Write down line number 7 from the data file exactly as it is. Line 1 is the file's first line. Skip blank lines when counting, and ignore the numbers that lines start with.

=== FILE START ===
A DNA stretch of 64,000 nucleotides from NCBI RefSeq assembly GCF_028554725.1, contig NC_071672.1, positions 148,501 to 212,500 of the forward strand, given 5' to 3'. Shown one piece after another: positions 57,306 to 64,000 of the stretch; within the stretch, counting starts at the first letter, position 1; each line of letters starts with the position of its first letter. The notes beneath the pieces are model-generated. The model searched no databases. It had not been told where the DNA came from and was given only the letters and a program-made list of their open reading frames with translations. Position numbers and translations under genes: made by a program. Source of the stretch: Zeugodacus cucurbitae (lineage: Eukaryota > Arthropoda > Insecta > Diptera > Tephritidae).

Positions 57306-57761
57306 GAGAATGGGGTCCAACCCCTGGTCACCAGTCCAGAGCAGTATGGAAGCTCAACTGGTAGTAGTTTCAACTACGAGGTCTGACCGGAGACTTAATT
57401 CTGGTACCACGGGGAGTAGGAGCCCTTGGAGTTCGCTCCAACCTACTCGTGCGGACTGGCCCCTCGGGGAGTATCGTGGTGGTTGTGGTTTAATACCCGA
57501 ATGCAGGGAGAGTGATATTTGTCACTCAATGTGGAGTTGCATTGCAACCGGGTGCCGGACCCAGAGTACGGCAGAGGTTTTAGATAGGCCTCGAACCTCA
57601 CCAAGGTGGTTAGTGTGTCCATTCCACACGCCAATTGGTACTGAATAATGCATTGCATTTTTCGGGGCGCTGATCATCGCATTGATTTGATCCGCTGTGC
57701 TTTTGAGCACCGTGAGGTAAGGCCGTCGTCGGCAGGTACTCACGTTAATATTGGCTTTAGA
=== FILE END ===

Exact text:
57701 TTTTGAGCACCGTGAGGTAAGGCCGTCGTCGGCAGGTACTCACGTTAATATTGGCTTTAGA